Migrating to the Cloud – Part 2
In part 1 of this blog I discussed the groundwork that should be carried out before deciding to proceed with a migration to the cloud. This post picks up from that point and looks at some of the practicalities once the decision to proceed has been taken and the preferred cloud provider identified.
Have the technical dependencies been understood?
Few IT systems are truly stand-alone, supporting services such as DNS and Active Directory may need to be reconfigured or re-architect to ensure continued performance and availability when an environment is migrated into the cloud. If the environment being migrated integrates with other internal or external services (e.g. card payment) then these also need to be considered.
WAN connectivity becomes critical once a solution is hosted in the cloud (no connection equals no productivity!) and may necessitate upgrading the capacity and/or resiliency of corporate connections.
How well is the existing software and infrastructure documented and understood?
The more information available about how the existing implementation works, the easier it is to identify potential pitfalls before migration begins. Legacy applications, especially those for which there is no longer any in-house expertise, have been known to hold some surprises for migration teams. (e.g. IP addresses shouldn’t be hardcoded into applications but it does happen!)
Are the logistics of the migration understood?
Migrations may involve moving large volumes of data or VM disk images from in-house environments to the cloud or, if moving to SaaS, performing data transformation processing. It is important to identify the bottlenecks in these processes and to be aware of the time required to perform these activities. In many cases, the use of incremental data exports or continuous replication can avoid unacceptably long periods of downtime during cutover.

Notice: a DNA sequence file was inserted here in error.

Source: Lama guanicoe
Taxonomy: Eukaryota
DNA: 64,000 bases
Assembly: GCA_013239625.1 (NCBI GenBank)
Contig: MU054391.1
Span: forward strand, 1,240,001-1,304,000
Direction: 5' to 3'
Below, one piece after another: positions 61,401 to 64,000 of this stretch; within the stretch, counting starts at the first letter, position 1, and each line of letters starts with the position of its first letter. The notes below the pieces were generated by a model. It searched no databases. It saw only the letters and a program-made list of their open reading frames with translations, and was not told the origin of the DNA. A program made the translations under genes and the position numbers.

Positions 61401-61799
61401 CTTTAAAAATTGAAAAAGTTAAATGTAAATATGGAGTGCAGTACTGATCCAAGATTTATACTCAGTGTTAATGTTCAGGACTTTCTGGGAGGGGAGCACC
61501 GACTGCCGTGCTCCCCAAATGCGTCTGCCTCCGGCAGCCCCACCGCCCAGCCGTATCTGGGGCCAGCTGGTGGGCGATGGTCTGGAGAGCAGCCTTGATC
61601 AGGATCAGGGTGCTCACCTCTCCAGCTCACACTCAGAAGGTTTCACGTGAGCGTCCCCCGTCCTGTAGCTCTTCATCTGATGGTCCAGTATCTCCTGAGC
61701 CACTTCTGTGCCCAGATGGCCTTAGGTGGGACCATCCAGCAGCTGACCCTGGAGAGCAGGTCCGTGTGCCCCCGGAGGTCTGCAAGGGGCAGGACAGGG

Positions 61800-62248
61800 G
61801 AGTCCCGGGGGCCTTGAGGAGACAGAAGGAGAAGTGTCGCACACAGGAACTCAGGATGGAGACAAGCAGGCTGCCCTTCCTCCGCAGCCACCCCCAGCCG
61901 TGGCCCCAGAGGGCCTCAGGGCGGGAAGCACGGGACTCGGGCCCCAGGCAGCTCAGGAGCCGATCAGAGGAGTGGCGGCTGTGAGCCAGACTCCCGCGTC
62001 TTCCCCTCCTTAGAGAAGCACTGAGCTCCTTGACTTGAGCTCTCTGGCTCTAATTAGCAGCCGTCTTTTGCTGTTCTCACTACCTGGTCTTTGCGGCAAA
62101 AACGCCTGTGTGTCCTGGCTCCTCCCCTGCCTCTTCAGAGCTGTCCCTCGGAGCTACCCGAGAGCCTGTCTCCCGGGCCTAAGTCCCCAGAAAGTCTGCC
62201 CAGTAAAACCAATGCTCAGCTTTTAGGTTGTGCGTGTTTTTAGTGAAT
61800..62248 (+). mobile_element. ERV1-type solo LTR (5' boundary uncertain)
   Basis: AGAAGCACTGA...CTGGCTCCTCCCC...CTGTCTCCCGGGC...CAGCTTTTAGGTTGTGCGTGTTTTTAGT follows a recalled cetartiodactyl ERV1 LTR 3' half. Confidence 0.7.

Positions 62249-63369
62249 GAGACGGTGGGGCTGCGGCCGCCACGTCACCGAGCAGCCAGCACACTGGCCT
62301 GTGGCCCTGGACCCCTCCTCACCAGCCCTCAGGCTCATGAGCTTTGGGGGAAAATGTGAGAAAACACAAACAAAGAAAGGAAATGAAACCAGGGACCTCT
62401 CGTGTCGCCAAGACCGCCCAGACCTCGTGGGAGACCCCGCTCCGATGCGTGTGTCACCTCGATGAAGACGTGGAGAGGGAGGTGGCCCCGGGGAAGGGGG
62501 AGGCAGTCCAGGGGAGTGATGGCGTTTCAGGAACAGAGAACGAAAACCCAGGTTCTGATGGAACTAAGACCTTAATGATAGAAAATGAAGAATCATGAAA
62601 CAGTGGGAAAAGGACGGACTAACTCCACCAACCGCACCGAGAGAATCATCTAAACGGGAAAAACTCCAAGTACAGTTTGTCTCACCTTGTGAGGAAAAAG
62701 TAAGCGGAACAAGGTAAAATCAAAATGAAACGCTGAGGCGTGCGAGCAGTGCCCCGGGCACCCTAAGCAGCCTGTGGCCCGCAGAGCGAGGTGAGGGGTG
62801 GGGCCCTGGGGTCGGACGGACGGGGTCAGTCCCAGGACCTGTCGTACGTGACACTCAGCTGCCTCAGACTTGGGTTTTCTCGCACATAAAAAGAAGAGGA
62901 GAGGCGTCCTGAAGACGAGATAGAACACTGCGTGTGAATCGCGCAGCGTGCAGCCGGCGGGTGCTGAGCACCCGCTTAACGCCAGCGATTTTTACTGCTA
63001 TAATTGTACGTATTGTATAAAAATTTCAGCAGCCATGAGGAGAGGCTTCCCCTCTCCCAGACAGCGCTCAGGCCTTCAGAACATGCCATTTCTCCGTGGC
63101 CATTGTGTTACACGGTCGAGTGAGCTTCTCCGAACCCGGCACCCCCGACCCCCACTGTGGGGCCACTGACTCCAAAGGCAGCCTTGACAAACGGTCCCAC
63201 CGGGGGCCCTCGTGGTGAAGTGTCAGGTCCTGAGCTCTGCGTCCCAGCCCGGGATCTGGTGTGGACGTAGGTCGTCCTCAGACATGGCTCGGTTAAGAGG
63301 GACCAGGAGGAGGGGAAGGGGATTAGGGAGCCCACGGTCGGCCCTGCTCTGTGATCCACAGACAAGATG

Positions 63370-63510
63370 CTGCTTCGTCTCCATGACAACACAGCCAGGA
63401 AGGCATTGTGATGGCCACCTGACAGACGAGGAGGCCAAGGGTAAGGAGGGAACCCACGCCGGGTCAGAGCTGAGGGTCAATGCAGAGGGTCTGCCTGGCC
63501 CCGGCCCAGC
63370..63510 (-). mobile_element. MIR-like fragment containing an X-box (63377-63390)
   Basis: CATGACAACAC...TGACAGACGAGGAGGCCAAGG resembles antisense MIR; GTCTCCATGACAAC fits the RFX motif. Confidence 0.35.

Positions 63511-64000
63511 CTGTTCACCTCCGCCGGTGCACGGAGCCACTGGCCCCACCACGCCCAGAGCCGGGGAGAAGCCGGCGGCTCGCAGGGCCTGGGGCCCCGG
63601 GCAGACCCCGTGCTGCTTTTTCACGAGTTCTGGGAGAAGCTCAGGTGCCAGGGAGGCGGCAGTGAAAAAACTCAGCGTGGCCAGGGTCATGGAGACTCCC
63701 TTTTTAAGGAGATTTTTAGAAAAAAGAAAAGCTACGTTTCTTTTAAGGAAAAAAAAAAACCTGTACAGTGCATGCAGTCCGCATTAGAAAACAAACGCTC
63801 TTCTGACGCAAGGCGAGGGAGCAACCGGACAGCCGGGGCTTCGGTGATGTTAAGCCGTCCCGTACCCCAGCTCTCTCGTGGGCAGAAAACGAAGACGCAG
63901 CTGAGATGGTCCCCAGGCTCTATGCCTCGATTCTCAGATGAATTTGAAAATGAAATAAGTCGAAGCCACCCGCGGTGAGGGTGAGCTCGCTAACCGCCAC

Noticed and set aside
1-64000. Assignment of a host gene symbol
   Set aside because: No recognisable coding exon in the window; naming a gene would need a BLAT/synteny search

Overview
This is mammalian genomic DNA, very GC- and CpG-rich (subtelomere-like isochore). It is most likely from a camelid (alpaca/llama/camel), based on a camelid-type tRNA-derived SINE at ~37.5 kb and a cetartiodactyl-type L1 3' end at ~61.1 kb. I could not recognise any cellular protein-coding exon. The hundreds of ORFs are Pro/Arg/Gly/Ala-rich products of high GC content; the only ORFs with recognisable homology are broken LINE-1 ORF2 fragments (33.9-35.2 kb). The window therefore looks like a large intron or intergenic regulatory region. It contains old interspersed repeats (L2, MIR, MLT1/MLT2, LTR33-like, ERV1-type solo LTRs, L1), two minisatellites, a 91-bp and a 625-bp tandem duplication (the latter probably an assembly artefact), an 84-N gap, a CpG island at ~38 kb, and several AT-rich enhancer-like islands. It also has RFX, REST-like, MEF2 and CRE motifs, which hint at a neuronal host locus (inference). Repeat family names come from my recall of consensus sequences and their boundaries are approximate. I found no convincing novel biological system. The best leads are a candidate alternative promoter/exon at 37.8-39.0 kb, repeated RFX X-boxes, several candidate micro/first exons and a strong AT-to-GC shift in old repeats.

If the cloud solution has to connect to accredited networks (e.g. PSN, N3) then lead times for provisioning the connection have to be considered, as does any security accreditation process for the new environment.
How will the switchover be accomplished?
A phased migration approach which reduces risk, makes testing easier and simplifies rollback is usually preferable to a big bang cutover unless the environment being migrated is small or if functionality will be impaired unless all sub-components and dependencies are in close network proximity. If a big bang cutover is necessary then very thorough testing using pilot environments plus one or more complete “dry runs” is normally required to provide confidence in the migrated system and the cutover process.
Who is going to be responsible for support of the cloud hosted solution once migration has been completed?
It is important that migrating to the cloud does not create a “support gap”. Although migrating to SaaS and PaaS solutions will typically reduce IT support responsibilities, IaaS solutions have to be maintained in a similar way to on-premise environments and IT support staff will also have to possess basic cloud management skills. If your organisation outsources some or all of its IT support it is important to ensure that the relevant service providers are prepared to support the migrated cloud solution.
On the COTS front, vendors have (mostly) moved on from the bad old days when they would refuse to accept incident reports for their software in virtual/cloud deployments unless the problem was reproducible in a physical environment but it is still worth reviewing software maintenance agreements for legacy applications.
The bottom line is that making the move to the cloud has some risks for the unwary but it can bring huge benefits and be relatively painless when approached and managed in the right way.
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